My dear Henry,
I am much gratified by your approval, & it is something to tell you anything new, as I consider you a mine of knowledge. Caroline<1> & several others, whose opinion I particularly care for, have been greatly pleased, & wish it had been longer, but what could I do? No one knew any thing at all, (it is curious that the long retired solitary, should be the one to give information about Court plate;) & in vain I applied to many for knowledge about K. Charles’s plate, which K. & what plate, & what has become of the King of Candy’s throne & Sun?<2> which must of course have been some trophy, & Crownplate,
otherwise [illegible deletion] is perhaps at Windsor; – also some more particulars of the lovely things in the interstices, but no one knew anything, so I could not extend my information further.
Please to send the 5/ in a Post Office order, as I cannot get rid of stamps – to “Lulworth Villa, St Mary Church, Torquay”, which is not my post direction, but I may have an order drawn out anywhere, & it is really nearer to send for.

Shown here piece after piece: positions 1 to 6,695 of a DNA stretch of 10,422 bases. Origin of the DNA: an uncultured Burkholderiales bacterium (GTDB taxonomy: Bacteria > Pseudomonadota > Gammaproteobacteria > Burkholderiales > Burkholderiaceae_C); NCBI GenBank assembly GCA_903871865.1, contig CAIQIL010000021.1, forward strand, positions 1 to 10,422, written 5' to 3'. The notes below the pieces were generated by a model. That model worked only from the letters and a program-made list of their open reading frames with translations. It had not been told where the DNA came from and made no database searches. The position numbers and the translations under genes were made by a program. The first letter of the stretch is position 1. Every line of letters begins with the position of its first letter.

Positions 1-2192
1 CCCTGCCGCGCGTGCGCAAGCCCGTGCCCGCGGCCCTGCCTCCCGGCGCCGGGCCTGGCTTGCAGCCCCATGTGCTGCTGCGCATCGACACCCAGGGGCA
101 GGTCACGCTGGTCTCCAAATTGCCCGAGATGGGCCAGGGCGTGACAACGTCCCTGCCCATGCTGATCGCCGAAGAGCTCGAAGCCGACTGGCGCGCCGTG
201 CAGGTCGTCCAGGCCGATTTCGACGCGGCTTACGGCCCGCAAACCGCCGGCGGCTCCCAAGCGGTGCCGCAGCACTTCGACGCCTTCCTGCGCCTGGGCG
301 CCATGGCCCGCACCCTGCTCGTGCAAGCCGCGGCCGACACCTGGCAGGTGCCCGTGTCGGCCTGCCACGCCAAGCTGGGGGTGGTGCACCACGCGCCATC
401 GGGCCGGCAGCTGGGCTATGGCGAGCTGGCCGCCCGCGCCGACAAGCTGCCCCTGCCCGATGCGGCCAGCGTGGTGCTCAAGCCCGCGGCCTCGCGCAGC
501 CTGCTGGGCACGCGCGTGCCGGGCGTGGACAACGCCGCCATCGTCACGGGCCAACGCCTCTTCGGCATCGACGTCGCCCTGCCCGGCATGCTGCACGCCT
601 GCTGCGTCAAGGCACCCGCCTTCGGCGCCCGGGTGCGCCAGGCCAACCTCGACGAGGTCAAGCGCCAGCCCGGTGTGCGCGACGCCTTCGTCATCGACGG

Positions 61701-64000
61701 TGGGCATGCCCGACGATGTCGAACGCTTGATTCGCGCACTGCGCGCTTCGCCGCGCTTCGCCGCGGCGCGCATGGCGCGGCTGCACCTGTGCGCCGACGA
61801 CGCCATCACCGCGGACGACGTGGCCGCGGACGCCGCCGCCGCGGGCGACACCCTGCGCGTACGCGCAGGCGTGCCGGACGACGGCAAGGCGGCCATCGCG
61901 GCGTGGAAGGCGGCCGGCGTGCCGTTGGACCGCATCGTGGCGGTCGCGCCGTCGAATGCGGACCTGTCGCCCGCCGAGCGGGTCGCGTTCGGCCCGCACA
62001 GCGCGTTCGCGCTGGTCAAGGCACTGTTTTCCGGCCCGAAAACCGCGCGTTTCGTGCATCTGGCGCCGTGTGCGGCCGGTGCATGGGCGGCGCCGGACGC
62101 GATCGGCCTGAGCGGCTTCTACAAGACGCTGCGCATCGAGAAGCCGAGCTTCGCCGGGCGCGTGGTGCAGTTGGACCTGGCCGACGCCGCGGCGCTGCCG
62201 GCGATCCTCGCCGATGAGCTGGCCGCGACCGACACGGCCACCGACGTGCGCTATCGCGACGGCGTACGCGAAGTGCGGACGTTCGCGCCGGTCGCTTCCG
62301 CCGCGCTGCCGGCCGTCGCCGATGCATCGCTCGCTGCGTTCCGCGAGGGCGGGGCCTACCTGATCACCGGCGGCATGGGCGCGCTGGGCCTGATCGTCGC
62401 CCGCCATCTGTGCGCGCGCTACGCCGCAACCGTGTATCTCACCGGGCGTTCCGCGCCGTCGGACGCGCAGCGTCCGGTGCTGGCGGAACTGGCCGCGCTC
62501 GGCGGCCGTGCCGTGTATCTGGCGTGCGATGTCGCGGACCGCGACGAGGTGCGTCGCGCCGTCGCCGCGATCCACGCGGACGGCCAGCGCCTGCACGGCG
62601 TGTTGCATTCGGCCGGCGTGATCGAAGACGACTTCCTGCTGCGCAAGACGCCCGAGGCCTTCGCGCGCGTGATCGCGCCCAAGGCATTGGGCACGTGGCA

With much pride in your approval
I am yrs affly
Louisa Charlotte Frampton
I tell Caroline & others, to keep their eyes, & ears open, if they should hear the little book discussed, & see what they can pick up about K. Chs plate &c, now the subject is brought before them, for future use perhaps in another edition.
Did I not tell you it read like a Fairy tale? I feel as if the Huma<3> would fly away.
Torquay – May 19th
Henry Fox Talbot
1. Lady Caroline Augusta Edgcumbe, née Feilding (1808-1881); WHFT's half-sister; Lady of the Bedchamber to Queen Victoria, 1840–1854 & 1863–1865.
2. Golden Throne of the late King of Candy, Ceylon (now, Sri Lanka), Shri Vikrama Rajasingha (c1780-1832), who was deposed in 1815. His golden throne found its way to Carlton House, London, home of the then Princent Regent, later George IV.
3. The Huma was a bird made of gold and jewels, part of Tippoo Sultan’s throne, captured at Seringapatam, India in 1799.